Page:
Fifty Shades of Pissed Off

Valentine’s Day rapidly approaching this weekend means the big screen debut of Fifty Shades of Grey will at last arrive as well. Will I, a self-proclaimed sexuality geek, be attending a viewing?

Hail naw.

At the lunch table this afternoon, my coworker described her lack of interest in both the books and the new film, and my boss agreed. Trying my best to not blush, I delivered a close-to-home-yet-pruned-for-work rant about my disgust with Fifty Shades and its heinously inaccurate depiction of the BDSM lifestyle.

My mom “accidentally” read Fifty Shades a month or two after it became big. Why? …because a lonely, horny friend of hers had highly recommended it, and while my mom was reading the first few free preview pages on her iPad, she clicked the fateful “continue reading” button and unbeknowingly purchased a digital copy of the entire novel.

Naturally, she felt obligated to read the book because she had inadvertently purchased it — wink, wink. That’s when our fun began.

After she had digested every last word of the volume the following morning, my mom proceeded to tell me how the author’s trite, repetitive writing style killed any potential she would have had of enjoying the Harlequin-esque novel.

Continuing, my mom verbalized in eloquent horror her feelings about dominant Christian Grey (or as I caught myself calling him, Dorian) and proceeded to generalize his abusive, controlling, non-consensual behavior to all dominant sexual partners. Anastasia, on the other hand, was innocent, sweet, and above all else, naive. My mom identified with Anastasia. Anastasia was no monster; the monster was her dominant. No… wait. The monster was all sexually dominant individuals. (Thanks, Mom.)

Oh dear. My poor old heart.

Oh dear. My poor old heart.

Did I mention my mom is naturally submissive?  I haven’t told her yet that I’m a domme. I don’t think her poor old heart could take it.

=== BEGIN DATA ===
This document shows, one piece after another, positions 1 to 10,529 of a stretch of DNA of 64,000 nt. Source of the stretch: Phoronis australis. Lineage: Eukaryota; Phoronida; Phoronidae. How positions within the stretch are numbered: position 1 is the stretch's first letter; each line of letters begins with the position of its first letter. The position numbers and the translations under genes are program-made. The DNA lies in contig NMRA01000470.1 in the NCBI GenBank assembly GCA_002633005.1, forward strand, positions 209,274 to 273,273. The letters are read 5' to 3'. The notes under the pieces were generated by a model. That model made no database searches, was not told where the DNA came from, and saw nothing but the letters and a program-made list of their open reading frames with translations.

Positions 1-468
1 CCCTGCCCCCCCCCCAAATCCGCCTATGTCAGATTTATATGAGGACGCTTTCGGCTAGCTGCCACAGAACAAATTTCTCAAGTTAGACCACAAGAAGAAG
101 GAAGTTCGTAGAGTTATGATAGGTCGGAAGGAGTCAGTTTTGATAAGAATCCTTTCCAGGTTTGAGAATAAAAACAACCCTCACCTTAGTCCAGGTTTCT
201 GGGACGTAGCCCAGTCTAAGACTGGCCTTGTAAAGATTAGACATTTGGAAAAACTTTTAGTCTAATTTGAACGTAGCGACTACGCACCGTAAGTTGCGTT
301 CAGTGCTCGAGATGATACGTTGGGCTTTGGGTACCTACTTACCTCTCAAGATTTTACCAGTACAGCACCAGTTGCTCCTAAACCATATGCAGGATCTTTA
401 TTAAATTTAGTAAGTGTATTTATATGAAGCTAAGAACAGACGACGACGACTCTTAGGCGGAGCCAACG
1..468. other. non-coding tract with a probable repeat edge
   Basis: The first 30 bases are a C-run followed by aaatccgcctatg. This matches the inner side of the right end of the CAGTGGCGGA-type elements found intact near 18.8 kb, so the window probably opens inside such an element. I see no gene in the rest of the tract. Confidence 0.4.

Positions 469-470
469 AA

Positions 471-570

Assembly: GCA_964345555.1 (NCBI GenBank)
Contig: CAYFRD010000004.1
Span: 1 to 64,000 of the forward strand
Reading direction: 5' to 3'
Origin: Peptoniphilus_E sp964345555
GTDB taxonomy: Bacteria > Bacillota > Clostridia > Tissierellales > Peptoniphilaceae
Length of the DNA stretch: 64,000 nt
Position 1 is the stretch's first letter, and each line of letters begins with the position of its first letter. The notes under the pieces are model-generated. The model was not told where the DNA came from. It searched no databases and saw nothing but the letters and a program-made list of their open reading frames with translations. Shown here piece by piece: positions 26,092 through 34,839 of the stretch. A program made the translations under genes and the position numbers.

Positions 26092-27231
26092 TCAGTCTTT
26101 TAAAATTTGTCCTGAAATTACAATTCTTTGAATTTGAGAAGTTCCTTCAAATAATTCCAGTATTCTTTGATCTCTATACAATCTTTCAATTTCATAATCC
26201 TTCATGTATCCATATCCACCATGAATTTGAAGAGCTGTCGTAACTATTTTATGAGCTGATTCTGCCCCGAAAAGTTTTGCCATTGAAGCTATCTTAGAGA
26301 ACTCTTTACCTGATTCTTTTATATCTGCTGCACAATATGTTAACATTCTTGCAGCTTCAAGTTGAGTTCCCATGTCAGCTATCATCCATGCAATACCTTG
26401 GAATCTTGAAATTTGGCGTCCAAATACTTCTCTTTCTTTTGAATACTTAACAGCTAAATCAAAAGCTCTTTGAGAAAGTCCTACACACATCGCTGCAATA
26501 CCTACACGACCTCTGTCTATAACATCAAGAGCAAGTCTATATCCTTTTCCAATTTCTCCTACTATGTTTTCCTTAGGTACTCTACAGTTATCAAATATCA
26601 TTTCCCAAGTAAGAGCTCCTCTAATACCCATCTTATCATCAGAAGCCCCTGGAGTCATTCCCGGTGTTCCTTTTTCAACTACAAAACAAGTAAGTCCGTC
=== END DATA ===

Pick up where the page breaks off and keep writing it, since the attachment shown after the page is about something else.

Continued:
Anastasia and Christian did not have a true BDSM relationship; theirs was abusive. Any feminist, kink-friendly blog you find on Google can probably do a satisfactory job of outlining why, so I won’t recreate the wheel here.

Go figure that a novel whose male love interest is not only brilliant, but also young, gorgeous, obscenely wealthy, and hung like a stallion would not be realistic. HMMMM.

If an author isn’t going to bother to adequately research a lifestyle around which she intends to write a whole friggin’ trilogy, I’m not going to bother reading it, seeing the films, or in any other way financially reinforcing her half-assed attempt at erotica.

The last thing the continuously ostracized, misunderstood, and abhorred BDSM community needs is for one of the few mainstream depictions of our interests to have gotten things so, so, so wrong. As I’ve said before and will spend the rest of my life preaching to anyone with open ears, BDSM is about consent.

True kink is safe, sane, and consensual. Fifty Shades is not.

If you’ve gotten off to the drivel of Fifty Shades, that’s fine. We’ve all felt tingles and jingles about forbidden fruit before. My point is that this garbage does not represent what BDSM stands for, despite the allure of bondage and steamy sex.

So, rather than furiously grit my teeth in an overpriced theater this 14th, I plan to celebrate Valentine’s Day with my beau at his college’s rendition of Eve Ensler’s brilliant “Vagina Monologues”, followed by cheesecake. Lots of cheesecake.

2 comments

  1. Fifty Shades is the Kangaroo Jack (If you haven’t seen that movie, don’t) of books. Absolutely terrible. It is pandering to the largely uneducated, conservative masses.

    I wish I had saved some of the Facebook comments from when it came out. The entertainment value and laughter derived therefrom were unmatched.

    Like

    1. Thanks for sharing! Nope, haven’t seen Kangaroo Jack, and I’ll be sure to keep it that way. What’s amusing is that I heard only terrible reviews for Fifty Shades as a movie, in stark contrast to the gobs of middle-aged women who went gaga over the novel.

      Like

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